Men Make For Thick-Skinned Cyclists

There’s a reason that fewer women than men seem to ride their bikes in the UK. As explained in Beauty & The Bike , it’s the infrastructure – we’re expected to just mix in with the traffic, and it often just doesn’t feel safe, whatever the official statistics say.

Warning: sweeping generalisations ahead.

The thing is, men have an inbuilt "advantage" in such situations – full of testosterone, we seem predisposed to assert ourselves & if necessary seek confrontation. Women on the other hand take a more sensible, pragmatic approach to the whole thing, and are more likely to weigh up the risks with a cool and rational head. When faced with the prospect of dealing with the UK’s idiot drivers, they’re more likely to decide that it’s a fight just not worth it – driving is the safer option.

I experienced this with Daughter at the weekend. We were riding on the tandem back from Tynemouth along the sea front. Approaching the roundabout at the Park Hotel , and intending to take the second exit, we took the primary postion in the right hand lane, alongside another bike. As we pulled onto the roundabout, and past the first exit, a silver 4×4 was pulling alongside us on the left – the driver was trying to undertake us on a roundabout. To his right, the driver had me, while the other cyclist was now in front of him.

Without thinking, I just shouted the ever-useful, "Oi!", and gave the pedals a bit more oomph to get us in front of this eejit. As we left the roundabout, we were alongside the other cyclist, and in good humour, I joked about the cheek of some drivers. He agreed that they seem to find new ways of stupid driving every day. And we carried on our way home.

It was just one of those incidents that gets my eyebrows riased, and a couple of shakes of the head before it’s forgotten.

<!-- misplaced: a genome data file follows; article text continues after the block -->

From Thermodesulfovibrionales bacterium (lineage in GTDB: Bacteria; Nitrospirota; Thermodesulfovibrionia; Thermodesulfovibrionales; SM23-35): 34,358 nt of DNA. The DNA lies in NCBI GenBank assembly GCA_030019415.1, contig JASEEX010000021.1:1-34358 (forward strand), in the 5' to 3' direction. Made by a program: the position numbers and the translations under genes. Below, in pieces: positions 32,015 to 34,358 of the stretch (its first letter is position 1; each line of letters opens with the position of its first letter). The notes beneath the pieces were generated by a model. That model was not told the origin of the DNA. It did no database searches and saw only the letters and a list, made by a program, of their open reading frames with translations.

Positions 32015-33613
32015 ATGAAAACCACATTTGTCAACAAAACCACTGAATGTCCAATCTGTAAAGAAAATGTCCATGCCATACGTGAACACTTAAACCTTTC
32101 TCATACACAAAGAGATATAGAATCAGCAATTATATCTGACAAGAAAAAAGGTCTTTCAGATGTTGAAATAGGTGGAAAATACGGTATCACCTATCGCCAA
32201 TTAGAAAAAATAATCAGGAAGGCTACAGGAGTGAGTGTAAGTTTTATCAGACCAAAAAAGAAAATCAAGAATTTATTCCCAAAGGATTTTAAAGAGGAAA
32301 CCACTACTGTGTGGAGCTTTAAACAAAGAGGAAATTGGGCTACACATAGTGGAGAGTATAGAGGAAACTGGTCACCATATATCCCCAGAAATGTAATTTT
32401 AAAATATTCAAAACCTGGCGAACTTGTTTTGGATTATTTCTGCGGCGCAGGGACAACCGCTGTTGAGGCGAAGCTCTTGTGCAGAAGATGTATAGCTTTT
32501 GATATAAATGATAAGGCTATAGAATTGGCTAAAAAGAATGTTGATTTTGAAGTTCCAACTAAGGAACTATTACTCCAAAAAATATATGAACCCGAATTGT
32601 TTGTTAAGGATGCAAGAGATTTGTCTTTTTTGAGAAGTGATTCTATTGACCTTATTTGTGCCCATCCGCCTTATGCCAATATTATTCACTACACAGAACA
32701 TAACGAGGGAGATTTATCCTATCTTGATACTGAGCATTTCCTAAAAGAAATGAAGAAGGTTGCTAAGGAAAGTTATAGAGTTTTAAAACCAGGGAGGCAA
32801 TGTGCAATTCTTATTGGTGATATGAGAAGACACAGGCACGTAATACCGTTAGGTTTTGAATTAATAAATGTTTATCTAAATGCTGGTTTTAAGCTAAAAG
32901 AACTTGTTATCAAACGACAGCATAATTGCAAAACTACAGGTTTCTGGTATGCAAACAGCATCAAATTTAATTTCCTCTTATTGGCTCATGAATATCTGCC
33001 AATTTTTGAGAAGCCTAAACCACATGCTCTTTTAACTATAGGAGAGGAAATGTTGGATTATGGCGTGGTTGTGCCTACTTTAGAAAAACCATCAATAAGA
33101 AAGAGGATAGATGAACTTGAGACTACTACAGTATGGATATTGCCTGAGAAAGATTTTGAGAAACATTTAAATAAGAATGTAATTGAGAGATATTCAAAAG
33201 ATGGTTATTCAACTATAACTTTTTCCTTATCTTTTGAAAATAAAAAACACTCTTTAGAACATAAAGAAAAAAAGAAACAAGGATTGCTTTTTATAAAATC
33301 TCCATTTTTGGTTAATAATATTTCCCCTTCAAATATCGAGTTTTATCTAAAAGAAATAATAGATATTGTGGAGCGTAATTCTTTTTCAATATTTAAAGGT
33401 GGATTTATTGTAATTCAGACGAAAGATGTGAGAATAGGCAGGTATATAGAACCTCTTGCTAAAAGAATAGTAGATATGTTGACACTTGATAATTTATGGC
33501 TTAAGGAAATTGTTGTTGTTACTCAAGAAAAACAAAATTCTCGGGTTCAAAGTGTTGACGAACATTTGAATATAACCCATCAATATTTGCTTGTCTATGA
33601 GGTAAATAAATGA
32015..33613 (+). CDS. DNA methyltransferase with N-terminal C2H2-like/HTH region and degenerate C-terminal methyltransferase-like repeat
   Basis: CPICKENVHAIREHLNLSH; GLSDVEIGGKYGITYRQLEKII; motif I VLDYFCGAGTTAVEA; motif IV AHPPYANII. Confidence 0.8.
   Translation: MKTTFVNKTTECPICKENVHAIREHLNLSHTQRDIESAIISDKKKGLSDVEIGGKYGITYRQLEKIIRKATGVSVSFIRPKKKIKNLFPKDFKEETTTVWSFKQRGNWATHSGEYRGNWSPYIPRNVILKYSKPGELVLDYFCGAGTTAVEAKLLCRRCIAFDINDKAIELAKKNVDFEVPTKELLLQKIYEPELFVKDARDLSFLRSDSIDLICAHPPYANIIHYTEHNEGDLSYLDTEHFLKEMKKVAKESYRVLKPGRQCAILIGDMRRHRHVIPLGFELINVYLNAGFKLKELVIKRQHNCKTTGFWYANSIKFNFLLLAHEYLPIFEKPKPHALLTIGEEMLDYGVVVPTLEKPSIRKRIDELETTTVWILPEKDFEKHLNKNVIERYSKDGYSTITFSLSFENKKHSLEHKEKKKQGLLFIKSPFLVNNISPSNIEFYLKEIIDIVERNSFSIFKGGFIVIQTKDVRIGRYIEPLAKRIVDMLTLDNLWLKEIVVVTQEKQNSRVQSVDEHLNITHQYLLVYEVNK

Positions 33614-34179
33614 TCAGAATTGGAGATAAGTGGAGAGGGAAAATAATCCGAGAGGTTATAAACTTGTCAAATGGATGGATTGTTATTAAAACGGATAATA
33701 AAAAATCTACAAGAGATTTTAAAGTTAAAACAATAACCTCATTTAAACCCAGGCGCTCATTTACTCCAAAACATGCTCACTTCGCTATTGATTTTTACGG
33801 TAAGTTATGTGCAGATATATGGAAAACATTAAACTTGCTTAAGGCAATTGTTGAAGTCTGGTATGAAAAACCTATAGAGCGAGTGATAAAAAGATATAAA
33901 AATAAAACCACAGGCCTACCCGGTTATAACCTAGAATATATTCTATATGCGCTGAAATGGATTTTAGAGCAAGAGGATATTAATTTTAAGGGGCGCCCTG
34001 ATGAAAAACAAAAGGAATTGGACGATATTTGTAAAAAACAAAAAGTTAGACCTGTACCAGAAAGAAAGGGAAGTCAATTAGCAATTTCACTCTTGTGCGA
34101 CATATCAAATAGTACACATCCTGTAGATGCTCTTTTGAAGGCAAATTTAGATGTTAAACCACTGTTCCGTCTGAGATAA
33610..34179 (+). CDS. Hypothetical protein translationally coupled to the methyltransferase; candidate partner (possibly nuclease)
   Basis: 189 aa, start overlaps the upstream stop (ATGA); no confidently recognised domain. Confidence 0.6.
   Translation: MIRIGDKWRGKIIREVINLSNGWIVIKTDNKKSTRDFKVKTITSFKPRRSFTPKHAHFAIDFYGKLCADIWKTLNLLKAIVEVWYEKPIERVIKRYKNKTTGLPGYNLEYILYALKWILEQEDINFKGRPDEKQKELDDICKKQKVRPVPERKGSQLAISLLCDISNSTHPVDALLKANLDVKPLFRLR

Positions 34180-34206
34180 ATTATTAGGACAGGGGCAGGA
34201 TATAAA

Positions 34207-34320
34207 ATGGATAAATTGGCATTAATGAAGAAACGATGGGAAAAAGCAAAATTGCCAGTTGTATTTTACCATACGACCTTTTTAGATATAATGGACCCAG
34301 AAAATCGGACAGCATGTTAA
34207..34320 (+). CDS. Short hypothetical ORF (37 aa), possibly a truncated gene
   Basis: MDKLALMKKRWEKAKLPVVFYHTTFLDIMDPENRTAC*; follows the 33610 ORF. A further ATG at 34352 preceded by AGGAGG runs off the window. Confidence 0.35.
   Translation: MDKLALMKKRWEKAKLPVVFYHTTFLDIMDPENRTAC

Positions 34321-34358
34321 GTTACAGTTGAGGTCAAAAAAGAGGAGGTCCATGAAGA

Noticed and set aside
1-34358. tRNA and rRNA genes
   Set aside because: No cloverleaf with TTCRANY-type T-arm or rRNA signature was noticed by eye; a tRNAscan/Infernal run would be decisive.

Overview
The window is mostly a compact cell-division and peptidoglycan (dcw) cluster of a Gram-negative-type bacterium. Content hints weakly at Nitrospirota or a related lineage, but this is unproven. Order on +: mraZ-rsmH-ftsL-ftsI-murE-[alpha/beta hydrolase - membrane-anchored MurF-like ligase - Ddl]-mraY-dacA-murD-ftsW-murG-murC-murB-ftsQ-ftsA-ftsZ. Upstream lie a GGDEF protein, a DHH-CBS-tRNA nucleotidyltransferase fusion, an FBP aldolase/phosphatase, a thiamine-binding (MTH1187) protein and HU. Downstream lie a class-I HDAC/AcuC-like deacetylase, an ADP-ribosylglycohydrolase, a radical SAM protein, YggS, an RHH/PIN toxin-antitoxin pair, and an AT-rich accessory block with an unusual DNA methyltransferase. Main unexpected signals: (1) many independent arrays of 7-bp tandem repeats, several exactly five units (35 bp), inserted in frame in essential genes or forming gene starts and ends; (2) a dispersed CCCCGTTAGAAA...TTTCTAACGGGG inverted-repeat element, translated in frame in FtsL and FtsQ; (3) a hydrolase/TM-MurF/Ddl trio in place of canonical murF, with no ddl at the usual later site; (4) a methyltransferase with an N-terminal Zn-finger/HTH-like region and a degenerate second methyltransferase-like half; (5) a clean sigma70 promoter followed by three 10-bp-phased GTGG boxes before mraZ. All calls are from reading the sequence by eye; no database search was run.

The thing is, when we got home, Daughter was pretty upset – not at the stoopid behaviour of the driver, but at the fact that I’d shouted at them. This had raised her antennae to danger, and the possibility of some sort of conflict comming our way.

I hadn’t seen it that way – maybe with the Ironman training at the moment I’m so pumped on adrenaline & endorphins that my capacity for rational thought is impaired – but to my mind, it’d been more of an

"Oi! We’re right here next to you"

rather than an

"Oi! Come and have a go if you think you’re hard enough".

So I explained this to Daughter, and how we weren’t in any real danger, and how it was a really good example of why you always need to keep aware of everything around you when you ride on the road – effectively doing the thinking for the drivers.

The trouble is, as long as this kind of vigilence is needed, we’re never going to persuade the majority of the population – those who aren’t macho adrenaline junkies – that riding a bike for everyday transport is a perfectly sensible and normal thing to do.

We can provide all the BikeAbility training, hi-viz vests, helmets and maps of "safe" cycle routes in the world. But when it comes down to it, really,

It’s about the infrastructure, stupid.

If you get to talk to anyone expecting your vote in the next week or so, make sure you tell them that.

Posted in 'A'-List Blogs, Assassination Attempts, Bike Culture, Cullercoats, Cycle Infrastructure, Family, IronMan?, North Tyneside, Road Safety
12 comments on “Men Make For Thick-Skinned Cyclists
  1. MarkA says: